With regard to business written in the City, Lloyd's of London has already predicted £800m of gross written premium could be put at risk by the Brexit vote.
If this bore out, to make up for any market contraction in premium - and with uncertainty impacting insurers' investment returns - there is an expectation that companies will increase premiums to compensate.
This could also be stimulated by international groups withdrawing from the UK, especially if their business here is only marginally profitable.
The UK commercial insurance market - especially in terms of SME risks - has been characterised by an oversupply of capacity for 15 years now, with competition keeping rates soft or at least steady. Brexit and any market contraction might end that.
The question as to what impact that might have on claims will be interesting, with a rise in fraud one potential outcome if customers try to recuperate some of their outlay. Especially if the economy fails to see much of a bounce next year.
Others have commented that it could exacerbate the underinsurance problem, as companies look to cut corners.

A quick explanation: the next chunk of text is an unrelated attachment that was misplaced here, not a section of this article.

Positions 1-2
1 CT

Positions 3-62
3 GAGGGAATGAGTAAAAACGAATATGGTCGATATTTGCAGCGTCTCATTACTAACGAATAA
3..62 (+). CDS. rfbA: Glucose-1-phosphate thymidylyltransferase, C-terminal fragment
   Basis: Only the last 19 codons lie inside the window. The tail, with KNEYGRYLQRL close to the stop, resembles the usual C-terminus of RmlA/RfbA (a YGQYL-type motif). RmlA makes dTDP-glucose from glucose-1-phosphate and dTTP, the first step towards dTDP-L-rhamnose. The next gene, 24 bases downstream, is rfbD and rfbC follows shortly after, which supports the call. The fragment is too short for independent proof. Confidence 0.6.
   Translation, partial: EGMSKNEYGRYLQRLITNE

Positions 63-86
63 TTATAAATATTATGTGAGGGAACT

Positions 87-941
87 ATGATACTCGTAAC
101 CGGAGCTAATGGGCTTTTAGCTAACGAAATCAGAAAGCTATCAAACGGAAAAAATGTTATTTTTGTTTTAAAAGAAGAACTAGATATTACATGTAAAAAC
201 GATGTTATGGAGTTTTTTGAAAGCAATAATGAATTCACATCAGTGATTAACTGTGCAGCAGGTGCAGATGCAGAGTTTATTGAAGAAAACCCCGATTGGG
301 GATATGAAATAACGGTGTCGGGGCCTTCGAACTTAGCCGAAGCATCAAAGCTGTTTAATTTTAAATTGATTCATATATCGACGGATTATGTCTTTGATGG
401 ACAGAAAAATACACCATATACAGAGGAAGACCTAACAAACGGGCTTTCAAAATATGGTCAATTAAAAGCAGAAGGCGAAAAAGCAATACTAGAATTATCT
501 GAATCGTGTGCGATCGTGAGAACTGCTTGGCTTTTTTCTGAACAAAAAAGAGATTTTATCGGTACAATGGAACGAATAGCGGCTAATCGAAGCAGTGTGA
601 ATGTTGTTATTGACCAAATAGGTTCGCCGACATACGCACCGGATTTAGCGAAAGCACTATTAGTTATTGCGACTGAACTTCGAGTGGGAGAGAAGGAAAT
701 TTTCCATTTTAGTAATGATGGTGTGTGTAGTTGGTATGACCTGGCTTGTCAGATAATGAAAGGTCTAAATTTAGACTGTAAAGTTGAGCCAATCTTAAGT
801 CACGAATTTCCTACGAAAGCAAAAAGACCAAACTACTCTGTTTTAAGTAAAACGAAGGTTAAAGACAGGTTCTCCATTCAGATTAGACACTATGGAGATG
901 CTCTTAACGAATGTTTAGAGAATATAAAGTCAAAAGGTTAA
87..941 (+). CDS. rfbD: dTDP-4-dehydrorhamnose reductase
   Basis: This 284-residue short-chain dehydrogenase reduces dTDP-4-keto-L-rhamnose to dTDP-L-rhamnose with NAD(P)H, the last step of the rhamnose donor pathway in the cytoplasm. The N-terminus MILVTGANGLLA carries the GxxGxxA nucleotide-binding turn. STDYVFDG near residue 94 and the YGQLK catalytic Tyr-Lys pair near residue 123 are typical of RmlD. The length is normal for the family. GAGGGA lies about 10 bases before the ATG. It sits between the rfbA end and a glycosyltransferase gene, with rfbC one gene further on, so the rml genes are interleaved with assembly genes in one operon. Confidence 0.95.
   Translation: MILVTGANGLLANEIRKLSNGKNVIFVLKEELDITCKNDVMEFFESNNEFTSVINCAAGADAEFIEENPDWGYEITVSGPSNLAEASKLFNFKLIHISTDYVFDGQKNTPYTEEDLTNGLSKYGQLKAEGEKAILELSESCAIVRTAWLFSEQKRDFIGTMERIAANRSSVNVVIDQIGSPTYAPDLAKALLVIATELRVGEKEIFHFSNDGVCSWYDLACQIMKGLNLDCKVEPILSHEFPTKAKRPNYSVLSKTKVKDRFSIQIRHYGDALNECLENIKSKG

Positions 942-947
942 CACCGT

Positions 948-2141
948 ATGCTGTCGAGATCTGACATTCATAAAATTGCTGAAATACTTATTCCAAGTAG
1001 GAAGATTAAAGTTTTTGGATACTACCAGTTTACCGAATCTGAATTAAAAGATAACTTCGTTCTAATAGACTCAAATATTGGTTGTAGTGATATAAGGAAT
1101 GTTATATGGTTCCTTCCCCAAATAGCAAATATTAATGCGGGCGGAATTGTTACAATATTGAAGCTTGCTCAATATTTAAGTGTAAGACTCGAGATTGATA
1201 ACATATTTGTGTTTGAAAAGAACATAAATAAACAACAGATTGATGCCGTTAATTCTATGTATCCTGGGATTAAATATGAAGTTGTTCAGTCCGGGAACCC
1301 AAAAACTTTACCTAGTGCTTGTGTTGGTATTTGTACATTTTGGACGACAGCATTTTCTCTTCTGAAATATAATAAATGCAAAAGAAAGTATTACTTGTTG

3) Respite for outsourcing
Despite the view of Lord Turnbull, who served as a non-executive director at Prudential, that Brexit could offer an opportunity for the UK to dump the expensive Solvency II framework introduced at the beginning of the year, few think this is realistic given the time and money invested in it.
Especially given that the UK will most likely have to maintain equivalence to the EU insurance regulatory regime so that it can continue to benefit from passporting throughout the European Economic Area.
Market commentators also expect gender-specific insurance rates to be retained, although there might be some respite in terms of increases to the cost of outsourced claims handling if the UK government no longer has to align its VAT position to a recent European Court of Justice ruling, Minister Finansow v BRE Ubezpieczenia Sp.
4) Impact on digital claims investment
Insurance is often seen as lagging behind other sectors. But the recent interest and investment in insurtech indicate that might no longer be the case, as investors and entrepreneurs have become intrigued by the money to be made by disrupting and digitalising the market.
One fear triggered by Brexit is that uncertainty might see some tighten their budgets here. To counter that others have argued that the UK has often been at the forefront of developments in this space, from aggregators to Internet of Things to automation of vehicles - one government proposal for which momentum still seems to be there. And the IP here would be difficult to replicate.